Invalidate the whole Nginx reverse proxy cache in production

This is part 3 of 3 in a series of blog posts:

  1. Boosting Djangos performance with Nginx reverse proxy cache
  2. Manually invalidate URLs cached in Nginx's reverse proxy cache
  3. Invalidate the whole Nginx reverse proxy cache in production

We have quiet some pages in our Nginx reverse proxy cache (over 2.5 million). All these pages are different variations of the same page type. If we make big updates in our HTML we want the new version of the pages to be delivered to our users as soon as possible. In this (quiet rare) case we need to invalidate the Nginx reverse proxy cache as a whole.

The simplest way to accomplish this is to delete everything in the reverse proxy cache directory and restart Nginx. On our production system this is not possible, because deleting the contents of the reverse proxy cache directory takes very long. While the system is deleting files from the cache directory Nginx keeps recreating files in the same directory, so the operation never finishes.

Green and blue Nginx reverse proxy cache directories

Here is our little setup how we dealt with this:

First we have two caches called "blue" and "green". Every cache has its own cache and temp directory:

$ ls /data/
nginx-cache-blue  
nginx-cache-green  
nginx-temp-blue  
nginx-temp-green  

Then we have two configuration files. One for each cache:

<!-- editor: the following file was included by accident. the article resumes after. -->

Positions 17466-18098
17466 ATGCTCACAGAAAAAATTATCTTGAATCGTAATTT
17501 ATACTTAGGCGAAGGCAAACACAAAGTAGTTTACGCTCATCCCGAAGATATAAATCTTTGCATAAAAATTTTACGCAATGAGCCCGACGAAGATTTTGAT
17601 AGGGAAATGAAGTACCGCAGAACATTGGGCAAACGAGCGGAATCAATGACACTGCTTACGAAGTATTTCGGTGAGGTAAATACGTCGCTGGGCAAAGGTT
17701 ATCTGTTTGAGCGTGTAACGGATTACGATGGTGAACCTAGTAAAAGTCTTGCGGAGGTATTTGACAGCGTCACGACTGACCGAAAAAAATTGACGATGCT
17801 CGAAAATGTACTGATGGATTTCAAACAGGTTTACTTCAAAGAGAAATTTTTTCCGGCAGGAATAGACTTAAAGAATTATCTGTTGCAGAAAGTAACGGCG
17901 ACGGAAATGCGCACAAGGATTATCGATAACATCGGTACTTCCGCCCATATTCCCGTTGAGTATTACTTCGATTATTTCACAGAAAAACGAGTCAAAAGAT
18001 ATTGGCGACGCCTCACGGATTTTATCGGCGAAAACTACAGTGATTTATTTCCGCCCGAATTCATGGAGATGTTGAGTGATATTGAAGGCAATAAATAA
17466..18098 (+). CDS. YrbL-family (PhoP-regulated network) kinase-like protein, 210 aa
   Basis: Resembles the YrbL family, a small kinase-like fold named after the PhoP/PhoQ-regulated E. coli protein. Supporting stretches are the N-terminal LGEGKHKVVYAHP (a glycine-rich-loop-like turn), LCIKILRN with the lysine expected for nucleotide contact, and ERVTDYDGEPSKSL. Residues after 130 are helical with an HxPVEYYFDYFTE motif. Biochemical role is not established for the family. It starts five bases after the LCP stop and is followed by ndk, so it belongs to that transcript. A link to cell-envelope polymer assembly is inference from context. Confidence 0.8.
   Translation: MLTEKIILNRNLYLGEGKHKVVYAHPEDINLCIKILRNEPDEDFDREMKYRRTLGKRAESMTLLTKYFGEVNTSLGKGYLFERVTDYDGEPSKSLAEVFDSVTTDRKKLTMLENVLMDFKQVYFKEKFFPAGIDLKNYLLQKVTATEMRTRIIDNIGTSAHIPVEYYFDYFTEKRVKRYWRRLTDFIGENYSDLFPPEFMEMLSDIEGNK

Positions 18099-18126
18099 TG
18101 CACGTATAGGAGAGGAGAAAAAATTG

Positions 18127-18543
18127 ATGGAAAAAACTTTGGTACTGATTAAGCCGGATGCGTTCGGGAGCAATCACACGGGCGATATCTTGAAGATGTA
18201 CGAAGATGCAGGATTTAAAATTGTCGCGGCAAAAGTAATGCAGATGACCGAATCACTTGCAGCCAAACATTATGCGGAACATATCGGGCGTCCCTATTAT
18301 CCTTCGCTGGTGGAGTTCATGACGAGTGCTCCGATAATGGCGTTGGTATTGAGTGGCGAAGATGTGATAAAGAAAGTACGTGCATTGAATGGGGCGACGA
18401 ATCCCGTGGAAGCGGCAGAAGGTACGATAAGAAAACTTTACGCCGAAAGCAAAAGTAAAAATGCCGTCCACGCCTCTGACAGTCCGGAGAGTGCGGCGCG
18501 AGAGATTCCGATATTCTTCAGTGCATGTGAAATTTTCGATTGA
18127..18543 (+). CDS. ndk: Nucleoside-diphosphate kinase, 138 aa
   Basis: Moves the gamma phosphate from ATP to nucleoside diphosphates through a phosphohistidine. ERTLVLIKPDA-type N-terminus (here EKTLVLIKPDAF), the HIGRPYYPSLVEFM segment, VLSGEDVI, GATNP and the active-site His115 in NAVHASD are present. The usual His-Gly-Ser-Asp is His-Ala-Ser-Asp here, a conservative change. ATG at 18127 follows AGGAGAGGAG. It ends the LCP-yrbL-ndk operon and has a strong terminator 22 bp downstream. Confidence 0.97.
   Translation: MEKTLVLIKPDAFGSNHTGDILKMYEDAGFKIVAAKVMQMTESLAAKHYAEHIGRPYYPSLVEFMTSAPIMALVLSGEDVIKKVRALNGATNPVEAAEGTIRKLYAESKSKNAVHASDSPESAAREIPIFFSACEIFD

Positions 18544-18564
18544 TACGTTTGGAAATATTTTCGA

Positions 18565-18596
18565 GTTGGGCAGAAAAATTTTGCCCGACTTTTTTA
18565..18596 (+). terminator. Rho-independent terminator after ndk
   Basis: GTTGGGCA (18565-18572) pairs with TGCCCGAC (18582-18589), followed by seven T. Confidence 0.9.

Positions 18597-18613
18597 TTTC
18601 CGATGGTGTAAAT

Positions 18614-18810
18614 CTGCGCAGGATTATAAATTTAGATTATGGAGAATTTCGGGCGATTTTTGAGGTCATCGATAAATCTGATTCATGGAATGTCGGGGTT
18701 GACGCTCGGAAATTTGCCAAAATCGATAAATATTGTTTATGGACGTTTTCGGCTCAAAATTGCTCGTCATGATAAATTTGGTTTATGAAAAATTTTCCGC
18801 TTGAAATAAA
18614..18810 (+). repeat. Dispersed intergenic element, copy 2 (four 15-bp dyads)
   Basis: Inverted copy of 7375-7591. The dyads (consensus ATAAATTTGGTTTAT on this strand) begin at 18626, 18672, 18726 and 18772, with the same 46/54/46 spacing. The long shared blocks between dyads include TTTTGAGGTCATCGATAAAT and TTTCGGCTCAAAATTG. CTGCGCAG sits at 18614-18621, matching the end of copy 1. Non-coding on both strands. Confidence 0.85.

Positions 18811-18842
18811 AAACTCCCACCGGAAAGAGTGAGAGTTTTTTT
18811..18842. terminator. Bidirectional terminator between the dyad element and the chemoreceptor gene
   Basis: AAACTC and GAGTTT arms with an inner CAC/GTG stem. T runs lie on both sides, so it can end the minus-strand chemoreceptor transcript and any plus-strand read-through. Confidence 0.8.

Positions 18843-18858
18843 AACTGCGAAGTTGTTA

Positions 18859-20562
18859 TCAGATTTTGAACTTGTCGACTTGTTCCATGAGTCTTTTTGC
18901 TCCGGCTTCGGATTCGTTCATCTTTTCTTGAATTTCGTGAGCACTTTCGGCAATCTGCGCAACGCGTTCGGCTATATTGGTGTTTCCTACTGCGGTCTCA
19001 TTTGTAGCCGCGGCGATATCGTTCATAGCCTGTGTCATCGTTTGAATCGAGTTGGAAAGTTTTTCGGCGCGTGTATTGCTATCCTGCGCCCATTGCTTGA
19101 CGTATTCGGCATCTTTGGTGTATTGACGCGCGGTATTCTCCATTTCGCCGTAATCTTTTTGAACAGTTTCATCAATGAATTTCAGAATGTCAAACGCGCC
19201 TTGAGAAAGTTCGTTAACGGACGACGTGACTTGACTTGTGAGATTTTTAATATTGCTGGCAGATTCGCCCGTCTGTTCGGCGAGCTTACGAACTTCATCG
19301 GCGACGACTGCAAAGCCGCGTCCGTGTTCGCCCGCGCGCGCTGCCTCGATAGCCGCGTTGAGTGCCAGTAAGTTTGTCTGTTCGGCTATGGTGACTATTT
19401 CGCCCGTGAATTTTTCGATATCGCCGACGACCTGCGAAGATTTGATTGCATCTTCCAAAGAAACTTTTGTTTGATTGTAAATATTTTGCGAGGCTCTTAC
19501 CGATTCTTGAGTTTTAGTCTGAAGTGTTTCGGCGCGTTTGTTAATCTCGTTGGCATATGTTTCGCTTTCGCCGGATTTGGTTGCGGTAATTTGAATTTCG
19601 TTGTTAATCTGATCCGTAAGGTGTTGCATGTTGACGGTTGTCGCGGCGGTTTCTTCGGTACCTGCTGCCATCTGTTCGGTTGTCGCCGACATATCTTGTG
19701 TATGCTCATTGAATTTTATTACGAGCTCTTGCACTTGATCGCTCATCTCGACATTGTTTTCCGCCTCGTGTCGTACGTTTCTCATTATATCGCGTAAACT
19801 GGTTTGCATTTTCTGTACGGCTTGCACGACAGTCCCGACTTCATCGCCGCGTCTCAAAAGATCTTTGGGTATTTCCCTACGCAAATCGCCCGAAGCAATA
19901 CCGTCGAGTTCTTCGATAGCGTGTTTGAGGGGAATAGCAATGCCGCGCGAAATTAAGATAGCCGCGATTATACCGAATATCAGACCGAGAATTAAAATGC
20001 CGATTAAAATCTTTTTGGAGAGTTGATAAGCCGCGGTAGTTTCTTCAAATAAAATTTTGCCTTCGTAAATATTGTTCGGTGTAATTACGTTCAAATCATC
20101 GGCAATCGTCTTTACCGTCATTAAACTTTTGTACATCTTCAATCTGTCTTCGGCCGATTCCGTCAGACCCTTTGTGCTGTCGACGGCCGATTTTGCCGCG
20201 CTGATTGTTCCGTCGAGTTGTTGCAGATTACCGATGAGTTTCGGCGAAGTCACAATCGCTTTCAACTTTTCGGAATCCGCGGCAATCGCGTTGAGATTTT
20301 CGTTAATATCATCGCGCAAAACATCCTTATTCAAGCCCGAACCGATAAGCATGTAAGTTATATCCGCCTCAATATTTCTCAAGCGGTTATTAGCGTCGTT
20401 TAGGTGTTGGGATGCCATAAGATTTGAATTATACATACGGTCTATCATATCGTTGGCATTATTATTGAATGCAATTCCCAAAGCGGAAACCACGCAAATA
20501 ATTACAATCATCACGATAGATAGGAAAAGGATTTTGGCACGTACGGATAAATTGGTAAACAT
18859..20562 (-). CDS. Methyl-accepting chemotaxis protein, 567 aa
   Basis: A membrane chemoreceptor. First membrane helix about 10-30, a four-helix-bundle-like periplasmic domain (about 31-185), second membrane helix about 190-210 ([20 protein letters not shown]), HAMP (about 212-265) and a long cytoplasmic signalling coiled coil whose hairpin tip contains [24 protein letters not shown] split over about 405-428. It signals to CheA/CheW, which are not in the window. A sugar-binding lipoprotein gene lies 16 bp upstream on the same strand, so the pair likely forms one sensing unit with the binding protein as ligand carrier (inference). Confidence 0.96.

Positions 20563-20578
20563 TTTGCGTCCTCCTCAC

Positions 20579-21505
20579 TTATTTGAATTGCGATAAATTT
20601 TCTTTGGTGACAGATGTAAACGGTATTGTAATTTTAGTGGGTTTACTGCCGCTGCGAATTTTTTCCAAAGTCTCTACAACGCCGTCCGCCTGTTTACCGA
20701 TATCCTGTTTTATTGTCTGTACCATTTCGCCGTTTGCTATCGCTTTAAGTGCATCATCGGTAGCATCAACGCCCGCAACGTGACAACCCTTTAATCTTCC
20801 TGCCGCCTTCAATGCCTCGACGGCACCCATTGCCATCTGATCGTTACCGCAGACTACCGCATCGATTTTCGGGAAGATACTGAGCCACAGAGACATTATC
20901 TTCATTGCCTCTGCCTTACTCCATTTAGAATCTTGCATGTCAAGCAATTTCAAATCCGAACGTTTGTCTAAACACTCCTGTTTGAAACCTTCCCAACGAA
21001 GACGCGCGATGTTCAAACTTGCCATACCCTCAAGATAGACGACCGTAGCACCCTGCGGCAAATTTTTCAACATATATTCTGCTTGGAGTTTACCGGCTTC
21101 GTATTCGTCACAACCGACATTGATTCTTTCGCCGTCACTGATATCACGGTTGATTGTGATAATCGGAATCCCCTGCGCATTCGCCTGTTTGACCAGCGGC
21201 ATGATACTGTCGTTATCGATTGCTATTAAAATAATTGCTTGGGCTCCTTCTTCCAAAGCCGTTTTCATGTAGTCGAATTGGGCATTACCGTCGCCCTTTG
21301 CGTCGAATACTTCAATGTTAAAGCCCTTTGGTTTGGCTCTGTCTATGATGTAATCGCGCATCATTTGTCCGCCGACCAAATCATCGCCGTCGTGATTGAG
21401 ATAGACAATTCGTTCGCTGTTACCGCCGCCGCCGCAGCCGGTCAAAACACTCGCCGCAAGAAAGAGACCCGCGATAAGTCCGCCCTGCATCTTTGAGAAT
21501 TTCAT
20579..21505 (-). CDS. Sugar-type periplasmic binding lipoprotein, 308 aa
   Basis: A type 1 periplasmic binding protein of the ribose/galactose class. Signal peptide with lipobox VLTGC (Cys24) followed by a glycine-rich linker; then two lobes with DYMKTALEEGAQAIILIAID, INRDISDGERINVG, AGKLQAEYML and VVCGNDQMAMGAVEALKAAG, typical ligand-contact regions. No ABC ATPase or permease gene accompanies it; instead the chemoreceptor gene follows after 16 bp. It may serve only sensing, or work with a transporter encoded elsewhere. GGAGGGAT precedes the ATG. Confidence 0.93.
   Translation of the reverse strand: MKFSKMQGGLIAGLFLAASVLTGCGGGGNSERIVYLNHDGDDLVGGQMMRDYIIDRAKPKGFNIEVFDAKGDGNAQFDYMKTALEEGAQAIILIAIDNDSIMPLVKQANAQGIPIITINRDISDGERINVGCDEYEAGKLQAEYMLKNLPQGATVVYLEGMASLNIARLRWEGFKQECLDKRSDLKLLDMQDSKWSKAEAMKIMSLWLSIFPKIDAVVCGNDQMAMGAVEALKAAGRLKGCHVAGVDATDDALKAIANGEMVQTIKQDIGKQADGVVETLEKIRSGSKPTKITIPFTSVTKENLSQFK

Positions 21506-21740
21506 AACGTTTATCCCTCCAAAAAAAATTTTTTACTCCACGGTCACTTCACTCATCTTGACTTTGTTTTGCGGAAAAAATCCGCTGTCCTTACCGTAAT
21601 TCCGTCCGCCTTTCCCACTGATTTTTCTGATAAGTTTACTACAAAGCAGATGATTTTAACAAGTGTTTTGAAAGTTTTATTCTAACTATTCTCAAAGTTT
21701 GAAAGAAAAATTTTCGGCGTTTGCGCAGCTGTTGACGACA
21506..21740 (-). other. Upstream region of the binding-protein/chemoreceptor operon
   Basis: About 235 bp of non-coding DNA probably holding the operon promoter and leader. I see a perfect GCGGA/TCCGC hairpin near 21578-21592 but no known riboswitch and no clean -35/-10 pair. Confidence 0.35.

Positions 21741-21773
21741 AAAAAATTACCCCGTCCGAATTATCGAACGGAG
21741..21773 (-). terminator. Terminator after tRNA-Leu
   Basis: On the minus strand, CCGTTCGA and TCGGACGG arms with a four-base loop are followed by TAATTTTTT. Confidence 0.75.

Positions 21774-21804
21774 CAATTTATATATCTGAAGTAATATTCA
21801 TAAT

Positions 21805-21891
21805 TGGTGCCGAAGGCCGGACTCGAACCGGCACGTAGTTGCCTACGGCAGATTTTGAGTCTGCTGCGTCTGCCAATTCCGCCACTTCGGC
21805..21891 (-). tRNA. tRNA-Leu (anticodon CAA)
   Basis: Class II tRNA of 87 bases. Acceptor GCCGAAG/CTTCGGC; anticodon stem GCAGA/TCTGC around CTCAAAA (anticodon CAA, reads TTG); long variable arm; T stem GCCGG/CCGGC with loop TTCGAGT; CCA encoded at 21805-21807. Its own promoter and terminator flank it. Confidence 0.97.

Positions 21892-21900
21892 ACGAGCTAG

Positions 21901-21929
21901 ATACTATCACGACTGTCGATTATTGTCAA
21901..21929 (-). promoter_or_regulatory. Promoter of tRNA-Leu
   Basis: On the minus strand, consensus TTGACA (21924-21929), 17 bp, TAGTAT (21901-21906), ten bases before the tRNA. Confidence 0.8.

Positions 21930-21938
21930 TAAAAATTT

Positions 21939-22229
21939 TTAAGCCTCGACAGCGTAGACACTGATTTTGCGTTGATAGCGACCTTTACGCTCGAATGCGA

Configuration file for the "blue" cache, called nginx_proxy_cache_blue.conf:

proxy_cache_path /data/nginx-cache-blue levels=1:2 max_size=10g inactive=1y keys_zone=nginx_cache:40m;  
proxy_temp_path /data/nginx-temp-blue 1 2;  

Configuratiaon file for the "green" cache, called nginx_proxy_cache_green.conf:

proxy_cache_path /data/nginx-cache-green levels=1:2 max_size=10g inactive=1y keys_zone=nginx_cache:40m;  
proxy_temp_path /data/nginx-temp-green 1 2;  

We have a symlink nginx_proxy_cache_active.conf pointing to the config of the currently used cache.

For example when the "green" cache is active it looks like this:

$ ls -alh nginx_proxy_cache_active.conf
lrwxrwxrwx 1 root root 33 Oct 24 13:11 nginx_proxy_cache_active.conf -> nginx_proxy_cache_green.conf  

In the http section of our nginx.conf we include the symlink like this:

include /etc/nginx/nginx_proxy_cache_active.conf;  

Now Nginx uses he configuration of the "green" cache. If we need to invalidate the whole cache we just change the symlink so it points to the config of the "blue" cache and gracefully restart Nginx.

Now Nginx starts to fill the "blue" cache with the updated pages. We can now delete the "green" cache and it does not matter if it takes days, Nginx is serving the new HTML from the "green" cache.

We keep a simple text file in our file system into which we write "blue" respectively "green" so we know what cache is currently in use.

Keep in mind that when you invalidate the whole cache the disk I/O will increase depending on the load of your system. For us this approach works good. It takes one or two hours until the most popular pages are all cached again and the site's response times is fast again. In these first two hours the response times of the site is a little slower because of all the generation of cache files but this is OK for us.

We you have other solutions to this problem or other ways in handling things with Nginx reverse proxy cache leave me a comment. I am always eager to learn!

I hope you liked the posts about the reverse proxy cache feature of Nginx and you can use some of it in your own projects. Make sure you also check out the other posts in this series!

Further reading

This is a blog post in a series of blog posts about the Nginx reverse proxy feature:

  1. Boosting Djangos performance with Nginx reverse proxy cache
  2. Manually invalidate URLs cached in Nginx's reverse proxy cache
  3. Invalidate the whole Nginx reverse proxy cache in production